Get With the Program
Whether you want to stay in touch, go deeper into RGS or start a conversation, here are three easy ways to take the next step.
One of the keys to driving leads, sales opportunities and new customer growth is having a regular and increasing number of visitors coming to your website from organic searches.
Specifically, this means Google. This introduces one of the more complex aspects of marketing – staying ahead of Google’s search algorithms and keeping your website pages highly optimized to rank against Google’s search criteria.
Before we jump into the upgrade ideas, understand that Google changes its search algorithms on a regular basis. Some of these updates are big but most are small. However, all of them represent changes to how pages rank on their search engine. Last year alone there were 16 updates.
It’s important to stay up to date on all these changes. The best way to keep updated is to use this Google resource.
Here are the SEO upgrades you should be working on in 2022.
It’s important to know that mobile searches now exceed desktop searches, a trend that’s likely to grow. That means that many of your target customers are probably using mobile devices to find your content. Improving mobile SEO means they’ll be able to do that.
It’s also important to know that Google switched to a mobile-first index, which means it’s using the mobile content of a web page to determine its search engine ranking. So if you aren’t looking after mobile SEO, you risk having poorly ranked content.
What this means is you should be looking at the mobile version of your website on a regular basis and making sure it renders quickly, loads properly and gives visitors an optimized mobile experience.
In many cases, it means redesigning your site on mobile. Sequencing content, looking at CTAs, reviewing images and addressing the site menu are all areas that need special attention on mobile devices.
It does not mean simply clicking a button on your hosting account to allow your page to work on mobile. In almost every case, you have to physically design a mobile experience and then implement it in parallel to your more traditional desktop site.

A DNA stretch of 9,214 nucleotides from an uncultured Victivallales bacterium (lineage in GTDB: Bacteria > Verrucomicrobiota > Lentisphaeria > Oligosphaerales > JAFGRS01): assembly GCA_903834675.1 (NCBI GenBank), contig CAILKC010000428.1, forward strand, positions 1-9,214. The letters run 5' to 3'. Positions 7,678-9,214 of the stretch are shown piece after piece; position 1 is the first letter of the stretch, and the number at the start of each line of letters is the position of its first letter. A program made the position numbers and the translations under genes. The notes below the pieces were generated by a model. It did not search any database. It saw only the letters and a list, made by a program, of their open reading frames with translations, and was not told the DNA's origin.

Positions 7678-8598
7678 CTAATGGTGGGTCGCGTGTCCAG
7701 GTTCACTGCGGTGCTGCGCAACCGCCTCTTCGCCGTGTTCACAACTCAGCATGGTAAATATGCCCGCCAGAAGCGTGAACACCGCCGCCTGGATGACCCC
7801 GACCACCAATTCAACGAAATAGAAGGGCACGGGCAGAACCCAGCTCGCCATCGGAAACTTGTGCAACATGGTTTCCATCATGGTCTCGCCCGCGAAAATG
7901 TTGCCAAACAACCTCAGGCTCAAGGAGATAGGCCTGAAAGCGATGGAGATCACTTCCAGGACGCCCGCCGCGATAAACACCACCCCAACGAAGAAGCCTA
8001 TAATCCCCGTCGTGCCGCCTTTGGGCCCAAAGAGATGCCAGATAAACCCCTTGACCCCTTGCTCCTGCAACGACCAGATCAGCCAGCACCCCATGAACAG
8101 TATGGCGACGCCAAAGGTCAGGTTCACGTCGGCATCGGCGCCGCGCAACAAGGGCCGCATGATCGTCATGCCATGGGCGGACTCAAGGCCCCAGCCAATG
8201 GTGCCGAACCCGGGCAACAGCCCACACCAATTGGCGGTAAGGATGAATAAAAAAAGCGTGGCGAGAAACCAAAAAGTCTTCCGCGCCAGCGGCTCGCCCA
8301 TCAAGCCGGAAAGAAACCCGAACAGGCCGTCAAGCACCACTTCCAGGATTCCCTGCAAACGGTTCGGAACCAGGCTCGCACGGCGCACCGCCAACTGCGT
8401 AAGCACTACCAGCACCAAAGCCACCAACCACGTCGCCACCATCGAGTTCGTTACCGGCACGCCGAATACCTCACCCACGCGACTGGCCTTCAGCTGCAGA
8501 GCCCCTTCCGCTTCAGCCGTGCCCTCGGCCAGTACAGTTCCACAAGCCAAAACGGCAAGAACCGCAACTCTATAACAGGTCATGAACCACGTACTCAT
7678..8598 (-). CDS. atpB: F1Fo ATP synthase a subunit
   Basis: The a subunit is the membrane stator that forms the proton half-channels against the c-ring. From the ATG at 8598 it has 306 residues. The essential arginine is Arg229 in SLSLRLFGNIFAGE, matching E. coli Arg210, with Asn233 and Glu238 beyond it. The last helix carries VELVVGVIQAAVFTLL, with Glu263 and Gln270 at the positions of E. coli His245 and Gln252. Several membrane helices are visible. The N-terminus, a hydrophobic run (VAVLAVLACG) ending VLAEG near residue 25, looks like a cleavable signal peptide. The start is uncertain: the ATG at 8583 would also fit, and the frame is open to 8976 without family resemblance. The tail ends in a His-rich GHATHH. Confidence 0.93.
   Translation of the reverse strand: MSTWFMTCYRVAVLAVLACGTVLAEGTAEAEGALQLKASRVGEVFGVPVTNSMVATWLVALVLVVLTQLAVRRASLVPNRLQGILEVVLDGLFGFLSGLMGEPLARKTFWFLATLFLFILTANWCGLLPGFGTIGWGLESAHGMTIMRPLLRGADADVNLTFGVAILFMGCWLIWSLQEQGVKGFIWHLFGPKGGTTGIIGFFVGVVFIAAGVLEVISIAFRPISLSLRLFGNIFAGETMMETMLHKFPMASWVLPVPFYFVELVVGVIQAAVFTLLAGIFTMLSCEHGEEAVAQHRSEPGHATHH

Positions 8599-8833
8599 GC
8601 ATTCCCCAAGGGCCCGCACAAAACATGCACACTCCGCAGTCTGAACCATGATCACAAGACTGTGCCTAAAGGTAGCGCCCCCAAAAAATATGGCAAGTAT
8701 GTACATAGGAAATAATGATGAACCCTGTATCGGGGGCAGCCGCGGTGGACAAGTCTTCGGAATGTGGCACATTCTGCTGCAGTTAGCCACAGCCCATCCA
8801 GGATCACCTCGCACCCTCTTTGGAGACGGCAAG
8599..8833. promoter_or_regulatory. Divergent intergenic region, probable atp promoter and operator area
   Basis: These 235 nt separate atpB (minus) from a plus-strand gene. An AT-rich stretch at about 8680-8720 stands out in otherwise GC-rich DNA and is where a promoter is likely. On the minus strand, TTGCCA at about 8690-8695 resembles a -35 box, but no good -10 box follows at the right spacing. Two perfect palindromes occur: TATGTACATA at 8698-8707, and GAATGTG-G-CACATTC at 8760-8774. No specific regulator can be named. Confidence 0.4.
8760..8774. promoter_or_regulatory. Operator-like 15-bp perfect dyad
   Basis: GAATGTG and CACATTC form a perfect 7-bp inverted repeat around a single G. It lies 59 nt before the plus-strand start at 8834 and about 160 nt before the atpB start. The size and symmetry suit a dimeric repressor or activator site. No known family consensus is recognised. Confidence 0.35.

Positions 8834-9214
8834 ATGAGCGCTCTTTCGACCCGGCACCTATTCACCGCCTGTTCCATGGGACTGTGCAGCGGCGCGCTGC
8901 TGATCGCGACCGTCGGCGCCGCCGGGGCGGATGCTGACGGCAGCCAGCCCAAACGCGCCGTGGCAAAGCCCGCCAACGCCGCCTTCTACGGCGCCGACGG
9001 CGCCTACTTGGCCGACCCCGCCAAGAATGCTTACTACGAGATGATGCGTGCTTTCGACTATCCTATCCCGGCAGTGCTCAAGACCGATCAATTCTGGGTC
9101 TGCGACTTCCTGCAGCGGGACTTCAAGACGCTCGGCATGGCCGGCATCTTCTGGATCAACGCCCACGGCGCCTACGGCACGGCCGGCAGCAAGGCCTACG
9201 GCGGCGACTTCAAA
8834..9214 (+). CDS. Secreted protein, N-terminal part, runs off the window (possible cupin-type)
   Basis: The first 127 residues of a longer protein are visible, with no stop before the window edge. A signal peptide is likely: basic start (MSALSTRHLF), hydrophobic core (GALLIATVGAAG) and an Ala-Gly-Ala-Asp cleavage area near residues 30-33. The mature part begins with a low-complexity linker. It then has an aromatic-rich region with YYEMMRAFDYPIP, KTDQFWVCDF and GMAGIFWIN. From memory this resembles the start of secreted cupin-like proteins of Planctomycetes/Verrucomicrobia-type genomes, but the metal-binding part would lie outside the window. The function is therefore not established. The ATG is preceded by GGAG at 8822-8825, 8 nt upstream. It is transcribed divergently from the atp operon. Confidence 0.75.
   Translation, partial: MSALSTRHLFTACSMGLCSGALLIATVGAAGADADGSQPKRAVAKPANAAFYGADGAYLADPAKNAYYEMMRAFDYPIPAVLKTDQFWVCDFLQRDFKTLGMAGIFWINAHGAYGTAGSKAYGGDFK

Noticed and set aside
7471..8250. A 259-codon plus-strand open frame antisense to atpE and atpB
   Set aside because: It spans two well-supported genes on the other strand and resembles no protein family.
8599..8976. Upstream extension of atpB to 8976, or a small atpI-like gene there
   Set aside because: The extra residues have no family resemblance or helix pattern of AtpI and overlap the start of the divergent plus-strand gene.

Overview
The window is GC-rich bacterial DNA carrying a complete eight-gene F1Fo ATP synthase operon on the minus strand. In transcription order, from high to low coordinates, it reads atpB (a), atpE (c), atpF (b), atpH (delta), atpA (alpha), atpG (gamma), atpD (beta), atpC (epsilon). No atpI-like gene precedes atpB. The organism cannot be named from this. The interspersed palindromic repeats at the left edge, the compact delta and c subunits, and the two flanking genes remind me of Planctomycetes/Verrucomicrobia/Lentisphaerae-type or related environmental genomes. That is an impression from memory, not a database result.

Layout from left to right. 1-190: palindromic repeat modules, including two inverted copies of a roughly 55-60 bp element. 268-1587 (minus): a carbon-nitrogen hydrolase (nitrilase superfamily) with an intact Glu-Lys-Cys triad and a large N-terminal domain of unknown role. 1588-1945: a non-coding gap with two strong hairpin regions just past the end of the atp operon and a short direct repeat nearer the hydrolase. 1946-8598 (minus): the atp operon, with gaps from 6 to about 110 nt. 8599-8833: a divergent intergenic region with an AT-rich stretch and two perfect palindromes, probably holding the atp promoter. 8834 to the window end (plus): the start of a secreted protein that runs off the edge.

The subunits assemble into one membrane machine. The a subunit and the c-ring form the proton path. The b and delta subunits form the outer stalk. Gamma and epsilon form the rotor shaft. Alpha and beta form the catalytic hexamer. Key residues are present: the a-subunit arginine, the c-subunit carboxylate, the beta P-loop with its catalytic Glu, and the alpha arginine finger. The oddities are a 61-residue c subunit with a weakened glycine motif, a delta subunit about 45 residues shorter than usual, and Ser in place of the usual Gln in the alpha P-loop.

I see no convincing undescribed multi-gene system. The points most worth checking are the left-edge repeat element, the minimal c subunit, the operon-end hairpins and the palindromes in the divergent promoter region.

Your pages have to load quickly. We’ve all been on sites that load slowly, and eventually we hop off and head over to the next listing. Google recommends pages load in less than two seconds, and they made page speed a key signal in their ranking’s algorithm.
This means you want to regularly review your page load speeds. It’s important to know that pages can get bogged down over time. Flash, plugins, back-end tools like HubSpot and images can all slow down your pages.
If you want to see how your pages are performing (and I suggest you do), you can use this page speed testing tool.
Once you see how long your pages are taking to load, then you can work to get those speeds down to under two seconds per page.
This might mean optimizing the images, as this can be one of the reasons your pages are loading slowly. Simply take down the unoptimized image and replace it with one that is smaller and quicker to load.
Plugins are another common cause of slow page loading. Those fancy apps that run on your site to help load testimonials, case studies, fancy image galleries or embedded forms are worth a check if you are seeing slower page load times.
Once you optimize the offending pages, run the test again and see how much faster the site is loading. As I said earlier, it’s important to come back and check your pages regularly to make sure they are still loading quickly.
Google has one signal that trumps all others: Did the visitor click on the page? That click signals Google that the visitor found something of value. The search results paid off for Google’s user.
This means you have to create pages that offer many different and interesting clickable sources.
The better your pages convert visitors with an additional click, the higher they are going to rank. This is why pillar pages with specific keywords as a focus rank so highly.